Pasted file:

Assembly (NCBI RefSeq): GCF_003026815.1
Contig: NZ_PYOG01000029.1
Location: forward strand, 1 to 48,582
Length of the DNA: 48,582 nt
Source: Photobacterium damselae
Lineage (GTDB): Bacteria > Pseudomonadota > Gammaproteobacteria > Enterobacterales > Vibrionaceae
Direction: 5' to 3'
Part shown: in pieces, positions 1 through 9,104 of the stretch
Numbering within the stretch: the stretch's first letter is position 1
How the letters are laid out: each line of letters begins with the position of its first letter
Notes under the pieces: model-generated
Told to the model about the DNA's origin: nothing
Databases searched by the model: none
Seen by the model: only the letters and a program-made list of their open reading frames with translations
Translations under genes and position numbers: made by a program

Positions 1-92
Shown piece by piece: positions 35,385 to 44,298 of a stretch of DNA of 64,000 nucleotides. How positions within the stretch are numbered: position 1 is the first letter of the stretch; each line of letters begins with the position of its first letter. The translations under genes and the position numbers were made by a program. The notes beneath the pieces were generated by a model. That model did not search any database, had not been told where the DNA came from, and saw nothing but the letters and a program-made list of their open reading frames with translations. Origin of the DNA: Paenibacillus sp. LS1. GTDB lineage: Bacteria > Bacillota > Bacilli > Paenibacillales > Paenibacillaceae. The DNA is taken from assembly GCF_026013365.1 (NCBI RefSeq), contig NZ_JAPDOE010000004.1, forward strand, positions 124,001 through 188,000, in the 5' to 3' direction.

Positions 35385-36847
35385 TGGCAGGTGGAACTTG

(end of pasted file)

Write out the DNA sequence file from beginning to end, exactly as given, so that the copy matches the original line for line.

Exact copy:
Assembly (NCBI RefSeq): GCF_003026815.1
Contig: NZ_PYOG01000029.1
Location: forward strand, 1 to 48,582
Length of the DNA: 48,582 nt
Source: Photobacterium damselae
Lineage (GTDB): Bacteria > Pseudomonadota > Gammaproteobacteria > Enterobacterales > Vibrionaceae
Direction: 5' to 3'
Part shown: in pieces, positions 1 through 9,104 of the stretch
Numbering within the stretch: the stretch's first letter is position 1
How the letters are laid out: each line of letters begins with the position of its first letter
Notes under the pieces: model-generated
Told to the model about the DNA's origin: nothing
Databases searched by the model: none
Seen by the model: only the letters and a program-made list of their open reading frames with translations
Translations under genes and position numbers: made by a program

Positions 1-92
Shown piece by piece: positions 35,385 to 44,298 of a stretch of DNA of 64,000 nucleotides. How positions within the stretch are numbered: position 1 is the first letter of the stretch; each line of letters begins with the position of its first letter. The translations under genes and the position numbers were made by a program. The notes beneath the pieces were generated by a model. That model did not search any database, had not been told where the DNA came from, and saw nothing but the letters and a program-made list of their open reading frames with translations. Origin of the DNA: Paenibacillus sp. LS1. GTDB lineage: Bacteria > Bacillota > Bacilli > Paenibacillales > Paenibacillaceae. The DNA is taken from assembly GCF_026013365.1 (NCBI RefSeq), contig NZ_JAPDOE010000004.1, forward strand, positions 124,001 through 188,000, in the 5' to 3' direction.

Positions 35385-36847
35385 TGGCAGGTGGAACTTG